Blue Zones and making better choices.
The closing keynote speaker at HIMSS this year was Dan Buettner, the author of Blue Zones. Over the past several years, Dan has been looking at a few distinct communities around the world that live far longer than the rest of us with fewer health complications. This work spawned a few articles for National Geographic, a book titled Blue Zones, and an experiment in deploying his findings in an actual community in the U.S.
The test site for the Blue Zones concept was Albert Lea, MN. In this community, they have been able to create an environment where good choices for health and longevity are easier. It’s a holistic attack on the problem, building sidewalks and green space to encourage physical activity, growing the variety and prominence of good food choices, and building support structures between members of the community.
The approach recognizes that we don’t all want to be unhealthy. It’s simply that unhealthy choices have become the path of least resistance. Our communities are so spread out, we never walk anywhere. Our jobs keep us at desks, so we get very little routine physical activity. Fast food and junk food are easily available any time day or night, and they’re marketed and presented to be more appealing manner than healthy alternatives.
More information isn’t necessarily better.
This is not to say that some degree of education isn’t necessary. Within the realm of good options, there are choices to be made, and with a lack of any understanding of the concepts, there is simply no way to facilitate that decision making process. For example, in financial services, many Americans don’t understand interest compounding, so it is very difficult to have any discussion about the pros and cons of investment options.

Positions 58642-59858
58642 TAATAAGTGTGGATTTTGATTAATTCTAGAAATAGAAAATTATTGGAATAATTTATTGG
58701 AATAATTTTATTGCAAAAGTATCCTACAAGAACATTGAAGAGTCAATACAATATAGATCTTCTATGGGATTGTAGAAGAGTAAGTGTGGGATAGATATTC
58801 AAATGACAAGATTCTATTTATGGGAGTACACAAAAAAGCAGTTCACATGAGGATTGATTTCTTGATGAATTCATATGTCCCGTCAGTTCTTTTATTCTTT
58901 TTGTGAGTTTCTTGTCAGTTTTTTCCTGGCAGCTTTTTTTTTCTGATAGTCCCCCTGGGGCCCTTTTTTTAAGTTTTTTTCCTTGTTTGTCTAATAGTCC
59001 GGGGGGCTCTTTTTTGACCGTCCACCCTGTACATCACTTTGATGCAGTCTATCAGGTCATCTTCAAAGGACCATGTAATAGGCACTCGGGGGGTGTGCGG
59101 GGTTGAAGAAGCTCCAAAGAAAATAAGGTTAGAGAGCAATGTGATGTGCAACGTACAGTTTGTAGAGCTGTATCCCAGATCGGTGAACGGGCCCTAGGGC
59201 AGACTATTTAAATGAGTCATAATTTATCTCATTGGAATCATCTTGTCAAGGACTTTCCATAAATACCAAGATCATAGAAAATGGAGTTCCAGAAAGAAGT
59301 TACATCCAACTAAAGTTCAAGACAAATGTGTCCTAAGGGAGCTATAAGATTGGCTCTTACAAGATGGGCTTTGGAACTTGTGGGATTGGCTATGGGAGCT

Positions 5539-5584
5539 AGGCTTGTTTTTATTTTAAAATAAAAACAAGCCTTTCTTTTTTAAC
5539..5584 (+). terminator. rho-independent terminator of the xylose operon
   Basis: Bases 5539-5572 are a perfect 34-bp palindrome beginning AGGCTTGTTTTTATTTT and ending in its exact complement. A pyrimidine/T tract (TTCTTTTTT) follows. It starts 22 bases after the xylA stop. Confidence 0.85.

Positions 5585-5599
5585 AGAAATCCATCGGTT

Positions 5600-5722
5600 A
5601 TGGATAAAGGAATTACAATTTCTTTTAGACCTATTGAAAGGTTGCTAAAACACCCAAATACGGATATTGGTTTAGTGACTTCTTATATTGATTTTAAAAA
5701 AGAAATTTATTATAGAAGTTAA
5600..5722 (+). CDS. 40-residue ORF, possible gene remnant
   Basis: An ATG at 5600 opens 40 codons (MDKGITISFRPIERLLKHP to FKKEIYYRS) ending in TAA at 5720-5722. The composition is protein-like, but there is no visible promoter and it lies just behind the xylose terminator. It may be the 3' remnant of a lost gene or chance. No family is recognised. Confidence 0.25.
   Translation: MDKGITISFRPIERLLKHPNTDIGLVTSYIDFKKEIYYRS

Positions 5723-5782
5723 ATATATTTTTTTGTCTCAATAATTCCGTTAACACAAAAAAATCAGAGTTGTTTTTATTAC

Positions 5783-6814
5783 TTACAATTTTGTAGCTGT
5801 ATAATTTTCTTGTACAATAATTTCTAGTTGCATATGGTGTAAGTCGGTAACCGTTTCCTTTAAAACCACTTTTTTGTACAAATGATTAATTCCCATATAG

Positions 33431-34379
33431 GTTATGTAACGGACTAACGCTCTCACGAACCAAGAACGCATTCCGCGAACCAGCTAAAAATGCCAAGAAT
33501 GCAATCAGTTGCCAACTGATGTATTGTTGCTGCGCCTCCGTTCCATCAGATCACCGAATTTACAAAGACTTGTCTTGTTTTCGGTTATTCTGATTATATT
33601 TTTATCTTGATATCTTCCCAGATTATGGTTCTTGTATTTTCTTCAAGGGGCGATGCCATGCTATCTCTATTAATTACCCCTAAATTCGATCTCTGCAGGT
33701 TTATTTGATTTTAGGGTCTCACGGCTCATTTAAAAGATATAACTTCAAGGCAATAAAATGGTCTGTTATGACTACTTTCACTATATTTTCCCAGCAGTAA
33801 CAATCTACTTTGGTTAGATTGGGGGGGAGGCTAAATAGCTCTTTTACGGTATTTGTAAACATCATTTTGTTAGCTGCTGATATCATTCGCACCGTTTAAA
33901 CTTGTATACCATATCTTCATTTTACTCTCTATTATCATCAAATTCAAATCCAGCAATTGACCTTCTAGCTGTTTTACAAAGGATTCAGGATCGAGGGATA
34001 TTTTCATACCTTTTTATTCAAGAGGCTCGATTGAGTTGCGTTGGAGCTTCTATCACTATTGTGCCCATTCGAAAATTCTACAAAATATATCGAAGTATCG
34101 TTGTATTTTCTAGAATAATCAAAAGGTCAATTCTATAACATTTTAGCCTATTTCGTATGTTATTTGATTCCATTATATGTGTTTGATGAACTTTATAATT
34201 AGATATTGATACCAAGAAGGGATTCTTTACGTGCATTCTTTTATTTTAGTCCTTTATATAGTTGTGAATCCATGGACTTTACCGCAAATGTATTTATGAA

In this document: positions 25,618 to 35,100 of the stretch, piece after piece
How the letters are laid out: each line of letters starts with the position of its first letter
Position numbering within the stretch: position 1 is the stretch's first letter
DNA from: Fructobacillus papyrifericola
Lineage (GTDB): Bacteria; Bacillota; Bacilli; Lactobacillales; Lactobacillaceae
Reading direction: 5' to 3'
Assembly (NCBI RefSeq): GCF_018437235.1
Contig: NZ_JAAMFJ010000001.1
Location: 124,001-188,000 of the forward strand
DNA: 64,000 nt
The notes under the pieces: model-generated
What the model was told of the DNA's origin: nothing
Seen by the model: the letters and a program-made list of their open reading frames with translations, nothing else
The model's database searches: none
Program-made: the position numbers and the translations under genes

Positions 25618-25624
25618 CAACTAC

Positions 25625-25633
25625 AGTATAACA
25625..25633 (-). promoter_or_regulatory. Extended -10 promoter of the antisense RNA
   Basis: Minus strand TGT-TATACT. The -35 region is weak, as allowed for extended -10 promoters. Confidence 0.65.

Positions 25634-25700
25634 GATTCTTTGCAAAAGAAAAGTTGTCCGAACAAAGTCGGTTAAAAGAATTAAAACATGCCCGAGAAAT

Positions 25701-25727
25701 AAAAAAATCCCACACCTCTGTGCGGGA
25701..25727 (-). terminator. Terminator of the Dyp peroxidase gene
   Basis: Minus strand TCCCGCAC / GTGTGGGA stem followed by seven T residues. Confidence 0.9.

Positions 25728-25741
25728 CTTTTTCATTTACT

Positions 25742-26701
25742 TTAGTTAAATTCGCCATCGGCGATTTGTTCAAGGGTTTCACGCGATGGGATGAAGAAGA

Given a basic level of understanding, these decisions can be facilitated if the relevant information is presented transparently and clearly. Handing a consumer a loan contract is certainly complete information, but it requires that person to be able to interpret a lot of detail and understand implications. A more effective approach is to be clear when explaining the relevant implications directly.
Another HIMSS speaker, Dr. Neil Izenberg, CEO of pediatric health content provider, KidsHealth, addressed this question in the context of medical diagrams. Such diagrams, he explained, aren’t typically designed for consumer use. They show too much detail, and leave it to the reader to extrapolate the implications. More detail doesn’t help the casual health consumer’s understanding.
Health literacy also falls short because many of the challenges health consumers face relate to accessing and navigating the healthcare system rather than the intricacies of their specific healthcare condition. Programs such as cancer navigators are designed to help patients access care and navigate barriers, but such programs exist only for a small number of conditions and at a limited number of organizations. These programs are labor intensive, making their ability to scale to many common or chronic health challenges such as diabetes more difficult. Doing so is critically important, however, which is why this is incorporated as a key piece of new healthcare delivery models such as medical homes.
The goal, therefore, must be to simplify the healthcare system, at least from the patient’s perspective, and provide better tools for health consumers as they deal with healthcare challenges. As we look to the demands on the healthcare system with more patients using more healthcare services and little in the way of additional resources to work with, it’s clear that technology will need to step in and facilitate changes to healthcare in the way that it has for other industries. There’s no doubt that it’s an exciting time to be working in healthcare!